Konrad Adenauer Platz 14 40210 Düsseldorf (im Hauptbahnhof)

The holiday season has come and gone, with many people overfilling on sweets during the time spent with family and friends.  Cakes, cookies, and candies – typical holiday treats.  This isn’t just limited to the United States: in Germany, for example, traditional German spiced cakes and cookies (Spekulatius), fruitcakes (Stollen), and various confections and chocolates turn up only during the winter holidays.  But why stick to tradition?  A year-round deep-fried delight that fulfills the duty of sweet treats should be equally associated with holiday cheer.  The sugary, colorful glaze on top and the scent of a freshly fried donut is oftentimes enough to bring a smile to anyone’s face (especially Homer Simpson!).

Although the location is towards the back of the main train station in Düsseldorf (near platforms 16/17), the bright orange and pink lights of the Dunkin’ Donuts stand will easily catch your attention from a distance.  A simple glance at the vivid, artistic doughy creations is enough to attract interest and curiosity.  Moreover, some the names associated with these fried fritters – Blue Sky, Lemon Spirit, and Apple Lifting – are quite creative.

 

The Blue Sky donut has a bright calming blue hue on top of the lightly glazed doughnut.  Enough to make you sing Irving Berlin’s “Blue Skies”?  Fat chance.   The frosting makes you think it tastes like blueberries, or something fresh and sunny, but it’s just eye candy – sweet frosting with added color.  For winter, Dunkin’ Donuts sells a red glazed donut called Balthasar.  The frosting tastes sort of like cherries – definitely tastier and a sweeter than the Blue Sky donut.  A single donut costs 1,30 €.

 

Like most donut stores, Dunkin’ Donuts sells doughnut holes – small doughnuts in the shape of spheres.  Rather than the generic name “doughnut holes”, they are given the cute name “Munchkins” at Dunkin’ Donuts.  At this location, they have a variety of Munchkins to choose from – glazed, chocolate glazed, sugared with a chocolate and peanut butter filling, powdered with Bavarian crème inside, among others.  The glazed Munchkin is like a normal glazed doughnut, not too sweet as you might expect.  The sugared one, with the chocolate and peanut butter mixture, is a bit gooey – reminds me of a dog eating peanut butter.  Personal favorites are the powdered ones and the glazed chocolate – both are delicious.  The custard glaze within the powdered Munchkin is a tad sweet, but complements the dough extremely well.  Each one has a good amount of filling.  The glazed chocolate is sort of like a mini chocolate muffin – with the glaze, it has the sweetness of a brownie.  A truly yummy dessert.  And, at 1,99 € for a bag of six Munchkins, it’s not too bad for a quick snack.

 

Grab a cup of coffee or a hot chocolate with your doughnuts and you are set for breakfast.  Or lunch.  Or dessert.  Or a quick snack in between meals.  You can never go wrong with donuts, especially Dunkin’ Donuts!

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Summary:

An American donut chain with various locations in Germany, Dunkin’ Donuts offers delectable donuts and hot and cold drinks that will certainly satisfy your sweet tooth!  A must stop for travelers and residents alike yearning for something American.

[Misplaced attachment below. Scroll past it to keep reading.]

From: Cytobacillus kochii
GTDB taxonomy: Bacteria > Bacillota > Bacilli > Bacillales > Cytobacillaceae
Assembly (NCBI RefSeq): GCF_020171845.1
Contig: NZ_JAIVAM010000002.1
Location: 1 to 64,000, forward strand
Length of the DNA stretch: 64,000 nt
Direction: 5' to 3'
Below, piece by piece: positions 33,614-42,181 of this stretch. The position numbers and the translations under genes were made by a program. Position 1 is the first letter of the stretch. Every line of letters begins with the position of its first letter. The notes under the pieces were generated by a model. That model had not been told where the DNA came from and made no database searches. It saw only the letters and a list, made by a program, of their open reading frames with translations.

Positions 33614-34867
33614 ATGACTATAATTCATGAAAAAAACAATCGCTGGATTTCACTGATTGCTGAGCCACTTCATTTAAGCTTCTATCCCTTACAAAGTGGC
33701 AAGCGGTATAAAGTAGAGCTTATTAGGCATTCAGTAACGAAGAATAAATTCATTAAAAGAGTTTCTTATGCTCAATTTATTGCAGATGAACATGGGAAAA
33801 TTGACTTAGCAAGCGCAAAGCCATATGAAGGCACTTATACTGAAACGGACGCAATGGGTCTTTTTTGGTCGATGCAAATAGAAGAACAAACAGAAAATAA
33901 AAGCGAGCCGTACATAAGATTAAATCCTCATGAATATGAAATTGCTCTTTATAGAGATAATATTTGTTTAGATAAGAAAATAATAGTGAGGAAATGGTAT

Overall – 4.5 stars

  • Munchkins – 4.5/5
  • Blue Sky Donut – 4/5
  • Balthasar Donut – 4.5/5
  • Service – 5/5

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http://www.dunkin-donuts.de

Written by geschmack

January 3rd, 2010 at 6:20 pm

China Restaurant Dschunke

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China Restaurant Dschunke

Charlottenstr. 59 40210 Düsseldorf

Located near the Düsseldorf Hauptbahnhof, this place has a great ambiance.  After passing through the double doors, you immediately sense that you’re in for a Chinese experience with all of the elegant statues and dining furniture.

I stopped by this Chinese restaurant for lunch after coming back from the Hauptbahnhof and the AquaZoo on the 27th of August with my aunt.

 

As a long time lover of dim sum, I was really looking forward to trying it here in Germany.  To my surprise the restaurant menu features many well known types of dim sum, from siu mai to sao pao to choung fun.  However, they don’t have the push carts commonly found in LA dim sum joints.  Instead, you have to order them from the menu and they aren’t cheap at all (don’t worry, the menu is in English too!).  Many dim sum items cost around 3 € with the same portion sizes back home.  We ordered the siu mai (pork steamed dumplings), har gau (shrimp dumpling), shrimp cheong fun (noodle roll), and cha shu cheong fun (BBQ pork noodle roll).

 

I also ordered the chicken chow fun (thick noodles with gravy) and my aunt ordered the Chinese green vegetables with oyster sauce.   The shu mai was just decent (I’ve had better) and the shrimp dumpling was just a tad better.  The shrimp cheong fun was simply okay, nothing to get excited about.  The BBQ pork cheong fun was really good, almost like the ones I love.  The sauce they use, however, was too thick for my liking.  Had they used the kind as in LA, it would be excellent.

 

The Chinese green vegetables were pretty standard fair.  The chicken chow fun had a different type of vegetable than what I was used to.  Overall, though, it was better than average.  I just couldn’t eat a lot of it because I was already full eating all of the dim sum.

Cost was around 39 € including 2 green teas and a bitter lemon soda for my aunt.

Summary:

Great, elegant seating.  No outdoor seating available.  Bathrooom is located downstairs, fairly clean but somewhat dark.  Service was just okay (another table complained about the long wait, even though it was for lunch and there were only two tables taken – one waiter).

Overall – 3 ½ stars

  • Shu Mai: 2.5/5
  • Hargow: 3/5
  • Shrimp Cheong Fun: 3/5
  • BBQ pork Cheong Fun: 4/5
  • Chicken Chow Fun: 3.5/5
  • Service: 4/5

 

27. August 2009

Written by geschmack

August 27th, 2009 at 6:00 pm